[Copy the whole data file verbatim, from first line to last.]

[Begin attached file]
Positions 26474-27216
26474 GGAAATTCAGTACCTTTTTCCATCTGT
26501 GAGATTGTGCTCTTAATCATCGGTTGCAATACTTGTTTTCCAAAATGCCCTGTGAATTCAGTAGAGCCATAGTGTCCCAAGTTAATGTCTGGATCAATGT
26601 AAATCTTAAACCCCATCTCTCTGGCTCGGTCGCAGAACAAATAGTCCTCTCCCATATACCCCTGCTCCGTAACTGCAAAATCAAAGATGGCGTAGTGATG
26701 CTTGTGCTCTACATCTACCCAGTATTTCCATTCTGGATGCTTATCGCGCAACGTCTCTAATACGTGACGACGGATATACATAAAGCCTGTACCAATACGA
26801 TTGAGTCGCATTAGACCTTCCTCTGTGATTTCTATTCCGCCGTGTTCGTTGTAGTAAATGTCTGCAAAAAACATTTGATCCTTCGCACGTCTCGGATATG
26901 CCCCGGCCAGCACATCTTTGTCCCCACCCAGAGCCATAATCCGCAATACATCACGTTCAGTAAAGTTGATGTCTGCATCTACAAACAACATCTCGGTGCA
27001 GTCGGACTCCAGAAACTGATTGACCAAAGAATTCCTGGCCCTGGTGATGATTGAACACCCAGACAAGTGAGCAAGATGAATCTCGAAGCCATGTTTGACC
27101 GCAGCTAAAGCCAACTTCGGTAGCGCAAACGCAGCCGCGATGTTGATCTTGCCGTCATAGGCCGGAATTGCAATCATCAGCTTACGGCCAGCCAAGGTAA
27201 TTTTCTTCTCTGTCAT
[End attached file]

Positions 26474-27216
26474 GGAAATTCAGTACCTTTTTCCATCTGT
26501 GAGATTGTGCTCTTAATCATCGGTTGCAATACTTGTTTTCCAAAATGCCCTGTGAATTCAGTAGAGCCATAGTGTCCCAAGTTAATGTCTGGATCAATGT
26601 AAATCTTAAACCCCATCTCTCTGGCTCGGTCGCAGAACAAATAGTCCTCTCCCATATACCCCTGCTCCGTAACTGCAAAATCAAAGATGGCGTAGTGATG
26701 CTTGTGCTCTACATCTACCCAGTATTTCCATTCTGGATGCTTATCGCGCAACGTCTCTAATACGTGACGACGGATATACATAAAGCCTGTACCAATACGA
26801 TTGAGTCGCATTAGACCTTCCTCTGTGATTTCTATTCCGCCGTGTTCGTTGTAGTAAATGTCTGCAAAAAACATTTGATCCTTCGCACGTCTCGGATATG
26901 CCCCGGCCAGCACATCTTTGTCCCCACCCAGAGCCATAATCCGCAATACATCACGTTCAGTAAAGTTGATGTCTGCATCTACAAACAACATCTCGGTGCA
27001 GTCGGACTCCAGAAACTGATTGACCAAAGAATTCCTGGCCCTGGTGATGATTGAACACCCAGACAAGTGAGCAAGATGAATCTCGAAGCCATGTTTGACC
27101 GCAGCTAAAGCCAACTTCGGTAGCGCAAACGCAGCCGCGATGTTGATCTTGCCGTCATAGGCCGGAATTGCAATCATCAGCTTACGGCCAGCCAAGGTAA
27201 TTTTCTTCTCTGTCAT